E Why Oil Can’t Provide ‘Deep Value’

With oil trading at the lowest prices in a generation, an increasing number of commentators are beginning to describe the commodity as one that offers ‘deep value’.

While oil is certainly trading at a deep discount to its long term average price, and may very well regress back towards this average with higher prices, there is simply no way that it can accurately be described as offering deep value in the traditional sense of this phrase. Let’s take a look at what happens when we try to apply the conceptual framework of deep value to oil and other natural resources.

Understanding Deep Value

Deep value is a methodology of buying something for less than its actual, intrinsic worth. When applied to shares in a company’s stock, this ultimately means that if the company were to be liquidated its net asset value and the proceeds divided among its shareholders, they would each receive more than the current share price. A pricing inefficiency has caused shares on the open market to take on a value that is lower than the intrinsic value of the company’s stock.

When we try and apply this concept to crude oil, we immediately run into insurmountable problems. Oil does not appear to have an intrinsic value. Its value at any given time is determined entirely by the open market, which is to say the balance of supply and demand.

This can be hard to appreciate because all developed and developing economies need oil, and lots of it. In that sense oil certainly seems like it should be more universally valuable than, say, the shares of a small pharmaceuticals firm manufacturing a handful of specialist drugs.

The crucial difference here is that a stock is actually just a ‘wrapper’ for a diverse bundle of both tangible and strictly notional assets and liabilities: prospective dividend yields, earnings, liabilities, real estate holdings, trademarks, patents, goodwill. . . Some of these assets may have a known liquidation value that can be substantially greater than the price at which the ‘wrapper’ can be acquired on the open market. This temporary dislocation between the market price and reality is what value investors are looking for.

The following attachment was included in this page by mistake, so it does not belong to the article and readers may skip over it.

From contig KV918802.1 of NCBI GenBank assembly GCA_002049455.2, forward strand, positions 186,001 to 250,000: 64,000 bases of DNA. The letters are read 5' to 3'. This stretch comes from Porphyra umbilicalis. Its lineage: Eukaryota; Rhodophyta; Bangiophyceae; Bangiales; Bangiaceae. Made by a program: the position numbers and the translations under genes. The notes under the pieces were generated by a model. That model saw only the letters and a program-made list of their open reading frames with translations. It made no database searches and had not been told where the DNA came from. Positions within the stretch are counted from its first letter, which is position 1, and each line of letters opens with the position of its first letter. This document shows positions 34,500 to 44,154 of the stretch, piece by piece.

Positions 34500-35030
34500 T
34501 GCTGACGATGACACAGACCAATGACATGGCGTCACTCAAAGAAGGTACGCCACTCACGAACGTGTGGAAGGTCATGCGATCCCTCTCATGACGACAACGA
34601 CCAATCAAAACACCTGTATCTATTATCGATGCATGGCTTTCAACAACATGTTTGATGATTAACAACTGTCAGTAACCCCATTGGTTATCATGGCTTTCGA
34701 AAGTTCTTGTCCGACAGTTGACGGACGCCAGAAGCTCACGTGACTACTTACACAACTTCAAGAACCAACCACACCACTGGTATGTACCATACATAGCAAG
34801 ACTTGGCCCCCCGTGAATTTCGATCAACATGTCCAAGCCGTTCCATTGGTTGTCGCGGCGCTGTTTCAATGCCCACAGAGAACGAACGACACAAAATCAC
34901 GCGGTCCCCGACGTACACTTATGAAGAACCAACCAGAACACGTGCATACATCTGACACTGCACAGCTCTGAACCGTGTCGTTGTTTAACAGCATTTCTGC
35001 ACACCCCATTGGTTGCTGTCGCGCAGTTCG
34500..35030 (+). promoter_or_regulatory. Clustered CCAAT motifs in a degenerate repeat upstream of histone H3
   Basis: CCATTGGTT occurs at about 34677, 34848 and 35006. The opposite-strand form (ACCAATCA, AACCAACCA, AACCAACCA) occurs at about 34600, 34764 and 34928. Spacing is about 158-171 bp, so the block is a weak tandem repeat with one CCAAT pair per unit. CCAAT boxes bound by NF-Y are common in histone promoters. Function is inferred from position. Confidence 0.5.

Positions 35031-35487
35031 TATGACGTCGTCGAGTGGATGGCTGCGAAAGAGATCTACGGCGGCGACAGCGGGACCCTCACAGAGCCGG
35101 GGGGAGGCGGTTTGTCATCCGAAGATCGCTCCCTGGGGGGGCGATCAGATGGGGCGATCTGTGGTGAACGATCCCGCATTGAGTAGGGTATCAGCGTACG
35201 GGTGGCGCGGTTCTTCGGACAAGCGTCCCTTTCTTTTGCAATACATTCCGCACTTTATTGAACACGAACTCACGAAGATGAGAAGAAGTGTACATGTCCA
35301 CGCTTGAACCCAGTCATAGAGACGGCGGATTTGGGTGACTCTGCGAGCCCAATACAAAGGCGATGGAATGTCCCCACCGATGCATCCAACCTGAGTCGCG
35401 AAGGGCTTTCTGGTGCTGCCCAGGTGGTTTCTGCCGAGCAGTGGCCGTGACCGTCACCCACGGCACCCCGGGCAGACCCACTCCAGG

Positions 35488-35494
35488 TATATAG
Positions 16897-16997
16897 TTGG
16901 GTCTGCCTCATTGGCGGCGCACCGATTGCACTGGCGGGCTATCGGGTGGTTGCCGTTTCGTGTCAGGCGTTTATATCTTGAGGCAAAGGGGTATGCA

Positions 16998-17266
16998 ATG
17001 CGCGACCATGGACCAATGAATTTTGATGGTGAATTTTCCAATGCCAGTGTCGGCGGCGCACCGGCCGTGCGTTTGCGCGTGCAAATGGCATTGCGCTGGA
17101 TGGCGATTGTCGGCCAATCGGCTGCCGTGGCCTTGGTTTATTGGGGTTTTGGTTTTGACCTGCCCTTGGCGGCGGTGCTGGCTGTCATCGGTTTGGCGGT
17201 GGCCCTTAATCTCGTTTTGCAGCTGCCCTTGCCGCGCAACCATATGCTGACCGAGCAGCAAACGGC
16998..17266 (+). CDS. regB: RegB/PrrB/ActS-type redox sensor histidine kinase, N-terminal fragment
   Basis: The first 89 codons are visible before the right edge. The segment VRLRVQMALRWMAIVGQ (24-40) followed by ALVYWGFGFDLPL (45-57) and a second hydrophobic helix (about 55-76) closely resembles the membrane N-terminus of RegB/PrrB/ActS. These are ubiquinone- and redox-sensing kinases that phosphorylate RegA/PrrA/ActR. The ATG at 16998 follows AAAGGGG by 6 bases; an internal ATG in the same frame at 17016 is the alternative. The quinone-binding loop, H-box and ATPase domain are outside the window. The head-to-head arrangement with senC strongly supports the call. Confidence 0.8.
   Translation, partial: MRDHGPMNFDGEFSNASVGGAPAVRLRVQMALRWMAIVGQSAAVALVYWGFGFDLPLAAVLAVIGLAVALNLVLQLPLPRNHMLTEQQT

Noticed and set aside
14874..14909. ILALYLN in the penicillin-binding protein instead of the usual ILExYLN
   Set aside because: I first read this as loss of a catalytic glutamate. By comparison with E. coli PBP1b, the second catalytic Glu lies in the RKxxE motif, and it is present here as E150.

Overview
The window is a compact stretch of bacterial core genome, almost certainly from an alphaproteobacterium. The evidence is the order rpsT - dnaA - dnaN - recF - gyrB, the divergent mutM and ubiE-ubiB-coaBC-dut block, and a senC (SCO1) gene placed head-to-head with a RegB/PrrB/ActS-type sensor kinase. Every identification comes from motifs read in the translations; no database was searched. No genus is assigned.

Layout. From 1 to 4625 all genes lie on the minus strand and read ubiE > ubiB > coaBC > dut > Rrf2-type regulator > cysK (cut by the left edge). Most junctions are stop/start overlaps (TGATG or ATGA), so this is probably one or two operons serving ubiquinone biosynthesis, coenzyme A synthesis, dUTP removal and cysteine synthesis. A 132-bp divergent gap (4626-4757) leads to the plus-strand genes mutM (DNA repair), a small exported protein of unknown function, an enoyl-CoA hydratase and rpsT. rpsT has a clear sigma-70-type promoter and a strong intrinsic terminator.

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Disclosure: I currently have no positions in USO, OIL, or any energy stock or derivative.

Disclaimer: The information in this article represents my own opinions and does not contain ...

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Rick Pell 4 years ago Member's comment

Alexander: You certainly showed me a different perspective on the so-called "value" of oil and my future in the trade of it will reflect that. Thank you sir!

Sunny L. 4 years ago Member's comment


Roger Harris 4 years ago Member's comment

This was a great read, thanks.

Joe Economy 4 years ago Member's comment

Its truly an incredible thing what effect the mere rumor of OPEC change in supply policy can have the the black stuff. How can one ever trust the value of something so vulnerable to the latest OPEC policy rumor? Some day perhaps there will be such a thing as an oil bank where you could store your oil and wait for the price to increase before trading it in a similar way to what the oil companies are doing by storing millions of gallons of oil in supertankers out at sea? For now, the average consumer uses oil as a source of energy and not as an investment tool, and probably sleeps better because of that!

Alexander Pearson 4 years ago Author's comment

Thanks for your comment. I don't think the concept of community oil (or fuel) banks is too outlandish; certainly the average consumer prefers and understands holding an underlying physical commodity to any kind of complicated derivative.

I'm currently researching a piece about the effect of falling oil prices on the storage companies (BKEP, NV, KMI etc), and was somewhat surprised to discover that the supply glut hasn't helped their share prices, which seems counterintuitive.

Mark Friedmann 4 years ago Member's comment

Interesting ideas.